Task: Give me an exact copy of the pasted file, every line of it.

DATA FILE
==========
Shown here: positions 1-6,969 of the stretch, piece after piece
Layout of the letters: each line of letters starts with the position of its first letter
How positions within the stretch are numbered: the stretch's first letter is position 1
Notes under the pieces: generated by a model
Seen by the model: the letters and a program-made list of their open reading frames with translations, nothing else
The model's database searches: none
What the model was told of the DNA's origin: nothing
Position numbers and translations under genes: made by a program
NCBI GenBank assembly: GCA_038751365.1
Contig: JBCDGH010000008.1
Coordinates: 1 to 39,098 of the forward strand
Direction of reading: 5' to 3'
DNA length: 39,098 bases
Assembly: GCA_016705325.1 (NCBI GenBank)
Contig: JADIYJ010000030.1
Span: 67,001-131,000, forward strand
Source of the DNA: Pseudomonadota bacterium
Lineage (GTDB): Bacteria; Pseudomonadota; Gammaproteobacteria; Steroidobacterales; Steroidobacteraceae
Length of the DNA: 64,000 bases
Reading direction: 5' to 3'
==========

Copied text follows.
Shown here: positions 1-6,969 of the stretch, piece after piece
Layout of the letters: each line of letters starts with the position of its first letter
How positions within the stretch are numbered: the stretch's first letter is position 1
Notes under the pieces: generated by a model
Seen by the model: the letters and a program-made list of their open reading frames with translations, nothing else
The model's database searches: none
What the model was told of the DNA's origin: nothing
Position numbers and translations under genes: made by a program
NCBI GenBank assembly: GCA_038751365.1
Contig: JBCDGH010000008.1
Coordinates: 1 to 39,098 of the forward strand
Direction of reading: 5' to 3'
DNA length: 39,098 bases
Assembly: GCA_016705325.1 (NCBI GenBank)
Contig: JADIYJ010000030.1
Span: 67,001-131,000, forward strand
Source of the DNA: Pseudomonadota bacterium
Lineage (GTDB): Bacteria; Pseudomonadota; Gammaproteobacteria; Steroidobacterales; Steroidobacteraceae
Length of the DNA: 64,000 bases
Reading direction: 5' to 3'